What specific aspects of your game were you focused on improving over the offseason?

MD: Scoring around the rim and three-point shooting. I’ve always been a great three-point shooter, but I’ve always had a bigger role. Last year, it was kind of new for me playing a backup point guard role. I played a lot more combo guard for every other team I’ve been on throughout my career. I’ve always been able to get my threes up, get to the rim a lot more and get to the free-throw line. Getting to the free-throw line and shooting threes have been some of the best things about my game, but last year I took a step back because I didn’t get to the spots where I was comfortable – I think I did great in the mid-range area, but I didn’t get to the rim enough – and I didn’t shoot as many threes so my percentage was pretty bad. I think [my three-point percentage] is what kept me off the floor toward the end of the year after playing in the first 63 games.

Age-wise, you’re one of the vets on this team. This is a pretty young group. Have you embraced a leadership role with this team and tried to help the younger guys?

MD: Yeah, I always talk to the young guys. Even last year, I’d talk to Dennis about some stuff – just about being a point guard and being a leader. And Taurean [Prince] and DeAndre [Bembry] are probably the guys I’m closest with on the team, so I always talk to them. John [Collins] is going to be good. I hope I get to play with him a lot because I think I can make him a much better player and he can help me in a lot of ways too. I’m a leader naturally. Last year, I was a rookie and we had guys like Paul Millsap and Dwight Howard, so we had vets on the team. This year, we don’t have as many vets, outside of [Kent] Bazemore and Dennis, who have put in the years. I do want to take on more of a vocal leadership role. I want to help the young guys more, because I know they can relate to me a lot and they know that I’m telling them stuff because I genuinely want to help them and win.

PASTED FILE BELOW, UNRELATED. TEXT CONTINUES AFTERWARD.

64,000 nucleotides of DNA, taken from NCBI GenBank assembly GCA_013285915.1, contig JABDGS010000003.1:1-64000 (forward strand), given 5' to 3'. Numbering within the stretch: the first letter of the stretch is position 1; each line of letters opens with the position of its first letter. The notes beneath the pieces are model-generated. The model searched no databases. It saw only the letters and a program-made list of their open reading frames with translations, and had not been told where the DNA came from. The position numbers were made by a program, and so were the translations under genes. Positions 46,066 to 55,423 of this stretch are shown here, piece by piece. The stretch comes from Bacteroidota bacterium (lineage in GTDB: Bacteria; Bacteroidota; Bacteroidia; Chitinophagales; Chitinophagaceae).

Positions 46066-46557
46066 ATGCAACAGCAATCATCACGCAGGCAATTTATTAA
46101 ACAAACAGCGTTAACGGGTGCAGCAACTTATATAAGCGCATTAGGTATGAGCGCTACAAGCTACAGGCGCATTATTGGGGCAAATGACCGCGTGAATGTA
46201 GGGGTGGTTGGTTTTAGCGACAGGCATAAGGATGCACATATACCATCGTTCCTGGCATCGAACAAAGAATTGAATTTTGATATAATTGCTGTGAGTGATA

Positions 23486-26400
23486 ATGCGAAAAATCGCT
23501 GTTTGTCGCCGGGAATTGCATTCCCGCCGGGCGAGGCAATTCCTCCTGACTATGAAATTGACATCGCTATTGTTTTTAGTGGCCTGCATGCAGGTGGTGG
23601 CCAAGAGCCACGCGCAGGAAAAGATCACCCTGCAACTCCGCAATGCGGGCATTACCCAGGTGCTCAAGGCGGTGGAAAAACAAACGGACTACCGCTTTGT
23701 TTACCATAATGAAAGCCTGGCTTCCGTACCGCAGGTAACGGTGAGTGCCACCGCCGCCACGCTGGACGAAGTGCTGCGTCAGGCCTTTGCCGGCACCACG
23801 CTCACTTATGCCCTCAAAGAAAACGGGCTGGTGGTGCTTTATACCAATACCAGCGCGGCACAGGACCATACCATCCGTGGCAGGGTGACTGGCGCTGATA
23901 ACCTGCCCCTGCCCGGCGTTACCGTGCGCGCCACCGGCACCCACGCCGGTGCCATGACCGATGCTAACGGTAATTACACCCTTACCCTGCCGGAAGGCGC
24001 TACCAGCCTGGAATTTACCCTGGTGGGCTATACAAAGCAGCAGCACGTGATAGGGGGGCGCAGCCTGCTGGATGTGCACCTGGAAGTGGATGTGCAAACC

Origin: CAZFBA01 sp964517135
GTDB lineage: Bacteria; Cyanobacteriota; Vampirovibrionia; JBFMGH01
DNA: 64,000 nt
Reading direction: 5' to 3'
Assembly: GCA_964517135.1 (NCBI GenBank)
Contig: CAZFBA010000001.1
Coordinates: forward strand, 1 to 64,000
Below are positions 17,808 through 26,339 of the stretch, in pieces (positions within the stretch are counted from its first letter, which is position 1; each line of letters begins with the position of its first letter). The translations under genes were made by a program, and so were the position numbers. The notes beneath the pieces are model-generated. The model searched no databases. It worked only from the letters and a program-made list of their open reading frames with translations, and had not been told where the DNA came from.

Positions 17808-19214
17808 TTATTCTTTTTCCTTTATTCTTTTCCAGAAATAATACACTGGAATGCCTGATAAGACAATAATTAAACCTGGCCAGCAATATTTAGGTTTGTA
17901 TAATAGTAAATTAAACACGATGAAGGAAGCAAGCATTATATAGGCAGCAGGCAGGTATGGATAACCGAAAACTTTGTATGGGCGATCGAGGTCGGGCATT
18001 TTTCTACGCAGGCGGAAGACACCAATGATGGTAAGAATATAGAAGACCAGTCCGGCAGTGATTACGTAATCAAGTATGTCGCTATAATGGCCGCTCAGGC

How did your first season with Coach Budenholzer go and what was it like playing for him?

MD: It was good. Like I said, it was a different situation for me, coming in as the backup. To be honest, I think I had to earn Coach Bud’s respect because Wes Wilcox is the one who brought me in. I’m sure they talked about it. But when I came in, I was doing some stuff that surprised Coach, that he didn’t know I could do. I just took it upon myself to make sure that he knew I was here to win. I wasn’t here to do too much or take over the team. We have a good relationship. I didn’t play as much as I felt like I should have at the end of the season, but it was a direction that he felt the team had to go in so they could have better lineups to win games. I respected that as a professional. He was open with me about everything that happened too. Whether he had a problem with something or was happy with what I was doing, he always told me. I like playing for Bud. He’s a pretty dope coach to play for. He respects his players, and he has a great system in place that he believes in and everyone around him believes in as well. He has a huge impact on players and we all know how badly he wants to win.

A lot of the big-name players associated with recent Hawks teams are no longer in Atlanta and it seems like people are writing you guys off. What’s the feeling around the team entering the season?

MD: The mood around the team is that we still expect to win. I like being on an underdog team. I’ve always liked being on teams like that. Just because we don’t have star players or big names, people are going to overlook us; that’s typical in professional sports. But we have a good system and a good group of guys who genuinely like each other. There’s nobody who dominates the ball and we’re not fighting over who gets the most shots or stuff like that. I think we have a better shooting team this year and I think we could be better defensively since we’re younger and more athletic. With our system and the way we move the ball, we could surprise a lot of people. My goal is always going to be to win. I don’t believe in rebuilding. I certainly don’t believe in tanking. I’m going out to win every game because this is my contract year and I’ve gotten to this point because of winning. I’ll do my best to help the team win and that’s all I can control.